Monday 12 November 2018

Ireland's rocky route through Brexit finally starting to take shape

Taoiseach Leo Varadkar, his Foreign Affairs Minister Simon Coveney, and the team of diplomats pursuing Ireland’s case are entitled to a “well done so far” rating. But it would be seriously premature to begin any self-congratulations. Photo: REUTERS
Taoiseach Leo Varadkar, his Foreign Affairs Minister Simon Coveney, and the team of diplomats pursuing Ireland’s case are entitled to a “well done so far” rating. But it would be seriously premature to begin any self-congratulations. Photo: REUTERS
Editorial

Editorial

It has been a long and painful 18 months since the British voters opted to leave the European Union on June 23, 2016. But at last a semblance of how things may be post-Brexit is beginning to take shape.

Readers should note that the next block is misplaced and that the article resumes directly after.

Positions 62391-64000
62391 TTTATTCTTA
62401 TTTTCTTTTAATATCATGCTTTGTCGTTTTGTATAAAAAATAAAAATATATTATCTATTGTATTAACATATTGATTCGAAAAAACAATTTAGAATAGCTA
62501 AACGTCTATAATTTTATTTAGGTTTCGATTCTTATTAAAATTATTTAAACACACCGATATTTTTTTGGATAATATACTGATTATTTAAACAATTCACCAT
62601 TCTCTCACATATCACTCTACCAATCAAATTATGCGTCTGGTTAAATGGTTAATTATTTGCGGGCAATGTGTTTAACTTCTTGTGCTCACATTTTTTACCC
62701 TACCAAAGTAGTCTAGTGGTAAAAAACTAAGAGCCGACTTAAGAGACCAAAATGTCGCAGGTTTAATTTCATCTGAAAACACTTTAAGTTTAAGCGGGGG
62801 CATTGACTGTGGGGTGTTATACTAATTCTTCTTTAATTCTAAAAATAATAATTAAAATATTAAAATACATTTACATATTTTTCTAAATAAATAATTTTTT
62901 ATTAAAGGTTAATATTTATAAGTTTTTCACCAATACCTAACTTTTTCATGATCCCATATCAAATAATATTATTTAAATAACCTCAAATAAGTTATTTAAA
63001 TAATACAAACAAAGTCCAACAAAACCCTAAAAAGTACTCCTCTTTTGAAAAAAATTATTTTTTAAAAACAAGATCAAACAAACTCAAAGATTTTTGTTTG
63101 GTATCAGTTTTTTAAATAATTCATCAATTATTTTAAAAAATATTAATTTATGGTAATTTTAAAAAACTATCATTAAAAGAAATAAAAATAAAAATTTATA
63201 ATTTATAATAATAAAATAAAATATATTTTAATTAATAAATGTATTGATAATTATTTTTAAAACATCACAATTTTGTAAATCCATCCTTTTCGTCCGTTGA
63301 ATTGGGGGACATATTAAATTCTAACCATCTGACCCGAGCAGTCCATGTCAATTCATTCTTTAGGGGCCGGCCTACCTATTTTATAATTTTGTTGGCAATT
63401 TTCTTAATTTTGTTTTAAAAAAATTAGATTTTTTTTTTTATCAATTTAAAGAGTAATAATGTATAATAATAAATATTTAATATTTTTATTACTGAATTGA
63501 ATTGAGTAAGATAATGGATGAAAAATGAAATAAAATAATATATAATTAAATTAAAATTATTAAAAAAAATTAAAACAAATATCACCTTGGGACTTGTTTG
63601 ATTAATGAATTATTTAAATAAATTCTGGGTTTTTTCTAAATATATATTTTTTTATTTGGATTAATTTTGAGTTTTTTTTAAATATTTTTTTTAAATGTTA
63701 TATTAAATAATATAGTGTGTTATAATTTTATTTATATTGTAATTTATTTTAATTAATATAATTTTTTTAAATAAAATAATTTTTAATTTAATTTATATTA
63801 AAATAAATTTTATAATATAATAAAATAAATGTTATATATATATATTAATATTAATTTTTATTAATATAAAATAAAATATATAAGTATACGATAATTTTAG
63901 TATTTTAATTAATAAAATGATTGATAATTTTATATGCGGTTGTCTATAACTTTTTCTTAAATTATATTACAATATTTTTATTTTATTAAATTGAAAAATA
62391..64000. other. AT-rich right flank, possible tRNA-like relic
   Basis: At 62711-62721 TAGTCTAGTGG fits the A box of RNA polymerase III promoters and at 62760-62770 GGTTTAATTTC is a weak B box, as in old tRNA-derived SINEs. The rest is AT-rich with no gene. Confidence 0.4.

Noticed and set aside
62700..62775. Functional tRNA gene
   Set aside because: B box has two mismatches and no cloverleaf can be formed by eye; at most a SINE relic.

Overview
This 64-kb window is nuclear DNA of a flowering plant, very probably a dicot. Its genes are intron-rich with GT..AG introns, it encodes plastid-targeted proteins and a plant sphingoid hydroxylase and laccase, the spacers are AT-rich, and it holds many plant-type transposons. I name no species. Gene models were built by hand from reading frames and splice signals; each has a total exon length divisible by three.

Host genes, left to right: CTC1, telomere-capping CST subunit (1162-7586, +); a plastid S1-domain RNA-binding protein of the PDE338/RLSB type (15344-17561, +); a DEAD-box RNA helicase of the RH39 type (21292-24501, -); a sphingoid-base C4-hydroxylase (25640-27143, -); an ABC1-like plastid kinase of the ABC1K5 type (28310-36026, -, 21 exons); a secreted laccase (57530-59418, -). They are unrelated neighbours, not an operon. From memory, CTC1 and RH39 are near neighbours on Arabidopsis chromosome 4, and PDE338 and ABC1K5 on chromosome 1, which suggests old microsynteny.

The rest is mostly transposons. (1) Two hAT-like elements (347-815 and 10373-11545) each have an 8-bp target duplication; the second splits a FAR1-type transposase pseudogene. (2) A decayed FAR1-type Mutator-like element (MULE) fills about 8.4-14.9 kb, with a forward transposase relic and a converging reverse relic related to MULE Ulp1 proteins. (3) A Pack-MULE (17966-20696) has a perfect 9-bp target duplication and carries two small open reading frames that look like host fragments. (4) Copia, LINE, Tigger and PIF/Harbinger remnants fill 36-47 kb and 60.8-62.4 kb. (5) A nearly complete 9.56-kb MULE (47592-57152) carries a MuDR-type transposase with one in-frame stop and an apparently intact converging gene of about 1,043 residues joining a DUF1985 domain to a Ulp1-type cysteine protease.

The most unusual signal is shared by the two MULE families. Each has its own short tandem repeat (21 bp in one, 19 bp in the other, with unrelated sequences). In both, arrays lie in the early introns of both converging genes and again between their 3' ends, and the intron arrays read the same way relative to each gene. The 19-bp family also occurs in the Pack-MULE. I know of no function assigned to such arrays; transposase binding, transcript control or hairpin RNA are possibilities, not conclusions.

It looks like Ireland might be headed towards mitigating the worst of the resultant harm from the departure of our neighbouring island, and a major trading partner, with whom our fortunes are closely interlinked. But the Government and its team still has it all to do as we head into a vital 10 days of talks.

Today in Brussels, British Prime Minister Theresa May is expected to outline how the Irish Border will be dealt with in a post-Brexit world. She needs to satisfy the policy-guiding EU Commission, and the 26 other member governments, on this issue of vital interest to Irish people all across the island.

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